Besides the convenience these utilities can provide, VirtualDrive is a good way to keep usable backups of DVDs and CDs. VirtualDrive includes a general CD/DVD burning application that is accessible from the Feature List -> Virtual Drive -> Custom Backup menu selection.
I tested a virtual drive with a game my daughter wanted to use on an old laptop we had given her. The laptop didn’t come with a CD drive and we no longer had the external drive the computer came with. So I attempted to copy the game’s CD contents onto a USB drive and install the game from there. Upon first launch, the game requested the CD. I could not find a way to trick the application into using the USB drive, so I was out of luck. Happily, I was right in the middle of this review and thought that this would be a perfect situation for VirtualDrive.
I installed the application on her computer to see if I could get the game to work. Unfortunately, VirtualDrive did not allow me to create a virtual disk from the USB drive. It too would only create an image from the CD. As a workaround, I created the image on my desktop computer and copied the image to her laptop using my LAN. I mounted the image in VirtualDrive, and voila! The game now launches and plays without issue. This was an ideal scenario for VirtualDrive and it worked perfectly.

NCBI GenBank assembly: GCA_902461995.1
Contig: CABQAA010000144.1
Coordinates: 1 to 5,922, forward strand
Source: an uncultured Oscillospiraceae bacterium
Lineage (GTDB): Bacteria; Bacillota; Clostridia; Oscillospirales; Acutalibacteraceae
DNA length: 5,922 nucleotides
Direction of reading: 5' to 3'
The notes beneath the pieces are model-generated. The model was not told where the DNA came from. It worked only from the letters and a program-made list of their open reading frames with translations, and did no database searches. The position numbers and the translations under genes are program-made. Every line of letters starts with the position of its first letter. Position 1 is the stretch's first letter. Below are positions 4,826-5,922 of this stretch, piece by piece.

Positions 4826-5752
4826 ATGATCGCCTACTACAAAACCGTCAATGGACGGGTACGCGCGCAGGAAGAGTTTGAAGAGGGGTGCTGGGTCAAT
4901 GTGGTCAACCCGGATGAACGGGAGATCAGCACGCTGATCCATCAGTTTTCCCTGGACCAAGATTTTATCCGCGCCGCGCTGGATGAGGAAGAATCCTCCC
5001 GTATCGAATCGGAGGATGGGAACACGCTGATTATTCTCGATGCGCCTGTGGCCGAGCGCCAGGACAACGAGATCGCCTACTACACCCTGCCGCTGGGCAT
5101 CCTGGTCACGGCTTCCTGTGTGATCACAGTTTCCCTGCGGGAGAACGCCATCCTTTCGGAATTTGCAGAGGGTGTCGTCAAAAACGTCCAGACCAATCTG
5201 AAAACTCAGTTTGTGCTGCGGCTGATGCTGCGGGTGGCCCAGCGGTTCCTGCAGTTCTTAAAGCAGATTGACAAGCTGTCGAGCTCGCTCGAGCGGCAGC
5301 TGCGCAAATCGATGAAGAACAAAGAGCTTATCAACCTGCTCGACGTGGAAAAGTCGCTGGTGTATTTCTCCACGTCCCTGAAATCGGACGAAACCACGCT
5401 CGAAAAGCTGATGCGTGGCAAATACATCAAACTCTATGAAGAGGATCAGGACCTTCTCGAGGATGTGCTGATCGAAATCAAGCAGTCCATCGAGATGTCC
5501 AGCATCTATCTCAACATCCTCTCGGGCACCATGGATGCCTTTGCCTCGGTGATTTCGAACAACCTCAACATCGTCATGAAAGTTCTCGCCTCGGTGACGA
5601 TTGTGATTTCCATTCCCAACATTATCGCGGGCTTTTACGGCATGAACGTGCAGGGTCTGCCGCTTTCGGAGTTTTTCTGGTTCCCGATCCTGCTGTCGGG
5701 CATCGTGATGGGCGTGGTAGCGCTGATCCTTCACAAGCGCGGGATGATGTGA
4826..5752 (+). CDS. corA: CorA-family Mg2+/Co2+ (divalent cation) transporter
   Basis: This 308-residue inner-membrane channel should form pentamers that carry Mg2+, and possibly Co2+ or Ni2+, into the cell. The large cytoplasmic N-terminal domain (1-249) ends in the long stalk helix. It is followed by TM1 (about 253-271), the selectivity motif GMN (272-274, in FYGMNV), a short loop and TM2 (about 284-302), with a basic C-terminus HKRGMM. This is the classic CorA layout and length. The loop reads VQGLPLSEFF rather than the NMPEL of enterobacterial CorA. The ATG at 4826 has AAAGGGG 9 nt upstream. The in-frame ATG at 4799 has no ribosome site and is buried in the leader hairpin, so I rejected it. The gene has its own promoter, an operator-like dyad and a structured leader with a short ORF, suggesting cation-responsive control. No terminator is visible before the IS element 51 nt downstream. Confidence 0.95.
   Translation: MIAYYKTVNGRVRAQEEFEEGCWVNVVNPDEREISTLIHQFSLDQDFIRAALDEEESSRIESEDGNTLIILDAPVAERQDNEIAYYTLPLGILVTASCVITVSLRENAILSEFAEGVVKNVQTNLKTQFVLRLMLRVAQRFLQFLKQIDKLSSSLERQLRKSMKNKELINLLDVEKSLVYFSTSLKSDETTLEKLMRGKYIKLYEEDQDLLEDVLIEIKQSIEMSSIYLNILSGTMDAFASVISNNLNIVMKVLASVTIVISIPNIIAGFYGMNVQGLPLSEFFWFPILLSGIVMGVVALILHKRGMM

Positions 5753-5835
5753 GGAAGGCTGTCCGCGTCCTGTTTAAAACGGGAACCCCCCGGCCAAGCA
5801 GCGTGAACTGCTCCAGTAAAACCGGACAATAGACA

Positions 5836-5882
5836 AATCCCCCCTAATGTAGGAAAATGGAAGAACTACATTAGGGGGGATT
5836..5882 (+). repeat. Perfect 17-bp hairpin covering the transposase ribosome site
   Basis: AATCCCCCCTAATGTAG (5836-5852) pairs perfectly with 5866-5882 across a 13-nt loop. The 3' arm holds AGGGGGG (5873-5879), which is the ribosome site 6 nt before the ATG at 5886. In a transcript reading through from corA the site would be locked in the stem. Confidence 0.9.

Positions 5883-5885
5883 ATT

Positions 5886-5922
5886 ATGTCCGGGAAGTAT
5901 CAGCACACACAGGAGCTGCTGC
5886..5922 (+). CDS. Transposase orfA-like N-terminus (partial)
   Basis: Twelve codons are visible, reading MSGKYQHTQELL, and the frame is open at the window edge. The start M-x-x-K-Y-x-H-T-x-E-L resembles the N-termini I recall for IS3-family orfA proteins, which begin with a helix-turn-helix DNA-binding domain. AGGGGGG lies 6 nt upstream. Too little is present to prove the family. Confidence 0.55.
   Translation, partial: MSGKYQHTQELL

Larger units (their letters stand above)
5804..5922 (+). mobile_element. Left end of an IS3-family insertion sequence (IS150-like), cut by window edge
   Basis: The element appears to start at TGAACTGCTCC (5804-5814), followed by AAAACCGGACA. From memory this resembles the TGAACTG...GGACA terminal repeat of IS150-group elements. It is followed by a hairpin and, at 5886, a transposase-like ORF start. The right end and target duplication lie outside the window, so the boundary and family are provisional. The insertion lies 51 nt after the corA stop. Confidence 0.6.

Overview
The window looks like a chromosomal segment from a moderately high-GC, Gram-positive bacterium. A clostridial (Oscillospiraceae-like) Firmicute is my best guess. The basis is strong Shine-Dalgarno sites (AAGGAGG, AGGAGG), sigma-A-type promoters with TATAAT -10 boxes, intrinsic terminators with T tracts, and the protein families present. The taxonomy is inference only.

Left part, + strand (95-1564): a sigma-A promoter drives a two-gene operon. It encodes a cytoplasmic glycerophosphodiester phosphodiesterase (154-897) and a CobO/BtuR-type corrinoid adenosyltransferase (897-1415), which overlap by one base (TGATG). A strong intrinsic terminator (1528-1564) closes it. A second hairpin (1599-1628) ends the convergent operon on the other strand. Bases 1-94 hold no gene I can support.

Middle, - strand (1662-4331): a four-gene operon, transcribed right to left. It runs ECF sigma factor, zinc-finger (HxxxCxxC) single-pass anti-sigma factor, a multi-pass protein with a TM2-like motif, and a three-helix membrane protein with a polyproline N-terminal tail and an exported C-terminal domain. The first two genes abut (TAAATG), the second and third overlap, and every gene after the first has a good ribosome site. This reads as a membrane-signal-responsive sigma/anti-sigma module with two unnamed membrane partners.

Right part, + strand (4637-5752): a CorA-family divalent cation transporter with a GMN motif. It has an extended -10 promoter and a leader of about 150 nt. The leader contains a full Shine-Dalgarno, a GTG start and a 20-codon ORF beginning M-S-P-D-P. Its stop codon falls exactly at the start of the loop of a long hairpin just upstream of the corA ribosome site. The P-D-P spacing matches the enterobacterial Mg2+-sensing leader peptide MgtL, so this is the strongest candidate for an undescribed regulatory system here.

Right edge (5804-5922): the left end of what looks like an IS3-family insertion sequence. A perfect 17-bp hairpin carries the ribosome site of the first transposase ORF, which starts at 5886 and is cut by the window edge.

Features: Virtual Drive (4 out of 5)
Creating a virtual drive was relatively easy through the Create Virtual CD wizard. I created a VCD image of a popular computer video game that was on CD, and one of a DVD movie (released in 2005). Both went flawlessly using the wizard. The movie, which takes up 6 GB on the DVD, took about 35 minutes to rip on a rather slow machine. I chose to rip it using medium compression, but the utility wasn’t able to compress the files much and I ended up with 6 GG on my hard disk.